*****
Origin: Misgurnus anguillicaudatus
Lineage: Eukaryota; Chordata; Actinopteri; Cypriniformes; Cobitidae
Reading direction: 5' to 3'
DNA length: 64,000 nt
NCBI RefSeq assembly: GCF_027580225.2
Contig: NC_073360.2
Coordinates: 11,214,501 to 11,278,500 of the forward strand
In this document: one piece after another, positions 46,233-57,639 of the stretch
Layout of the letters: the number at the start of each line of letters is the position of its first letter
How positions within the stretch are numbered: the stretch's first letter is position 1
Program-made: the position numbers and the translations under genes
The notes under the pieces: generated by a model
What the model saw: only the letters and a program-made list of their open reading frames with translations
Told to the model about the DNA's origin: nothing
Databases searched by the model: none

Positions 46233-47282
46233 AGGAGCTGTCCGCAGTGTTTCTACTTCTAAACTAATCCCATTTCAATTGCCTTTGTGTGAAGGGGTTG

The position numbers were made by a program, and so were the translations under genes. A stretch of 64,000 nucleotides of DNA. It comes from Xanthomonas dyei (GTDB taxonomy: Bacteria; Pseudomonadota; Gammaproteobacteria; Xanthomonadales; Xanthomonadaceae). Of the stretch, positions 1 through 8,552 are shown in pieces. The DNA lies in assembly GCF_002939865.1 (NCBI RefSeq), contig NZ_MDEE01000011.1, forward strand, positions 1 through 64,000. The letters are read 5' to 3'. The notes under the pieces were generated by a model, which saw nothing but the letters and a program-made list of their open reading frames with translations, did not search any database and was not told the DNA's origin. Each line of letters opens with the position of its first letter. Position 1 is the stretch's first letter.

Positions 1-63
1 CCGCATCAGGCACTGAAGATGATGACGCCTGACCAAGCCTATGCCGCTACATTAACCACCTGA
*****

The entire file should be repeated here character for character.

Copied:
Origin: Misgurnus anguillicaudatus
Lineage: Eukaryota; Chordata; Actinopteri; Cypriniformes; Cobitidae
Reading direction: 5' to 3'
DNA length: 64,000 nt
NCBI RefSeq assembly: GCF_027580225.2
Contig: NC_073360.2
Coordinates: 11,214,501 to 11,278,500 of the forward strand
In this document: one piece after another, positions 46,233-57,639 of the stretch
Layout of the letters: the number at the start of each line of letters is the position of its first letter
How positions within the stretch are numbered: the stretch's first letter is position 1
Program-made: the position numbers and the translations under genes
The notes under the pieces: generated by a model
What the model saw: only the letters and a program-made list of their open reading frames with translations
Told to the model about the DNA's origin: nothing
Databases searched by the model: none

Positions 46233-47282
46233 AGGAGCTGTCCGCAGTGTTTCTACTTCTAAACTAATCCCATTTCAATTGCCTTTGTGTGAAGGGGTTG

The position numbers were made by a program, and so were the translations under genes. A stretch of 64,000 nucleotides of DNA. It comes from Xanthomonas dyei (GTDB taxonomy: Bacteria; Pseudomonadota; Gammaproteobacteria; Xanthomonadales; Xanthomonadaceae). Of the stretch, positions 1 through 8,552 are shown in pieces. The DNA lies in assembly GCF_002939865.1 (NCBI RefSeq), contig NZ_MDEE01000011.1, forward strand, positions 1 through 64,000. The letters are read 5' to 3'. The notes under the pieces were generated by a model, which saw nothing but the letters and a program-made list of their open reading frames with translations, did not search any database and was not told the DNA's origin. Each line of letters opens with the position of its first letter. Position 1 is the stretch's first letter.

Positions 1-63
1 CCGCATCAGGCACTGAAGATGATGACGCCTGACCAAGCCTATGCCGCTACATTAACCACCTGA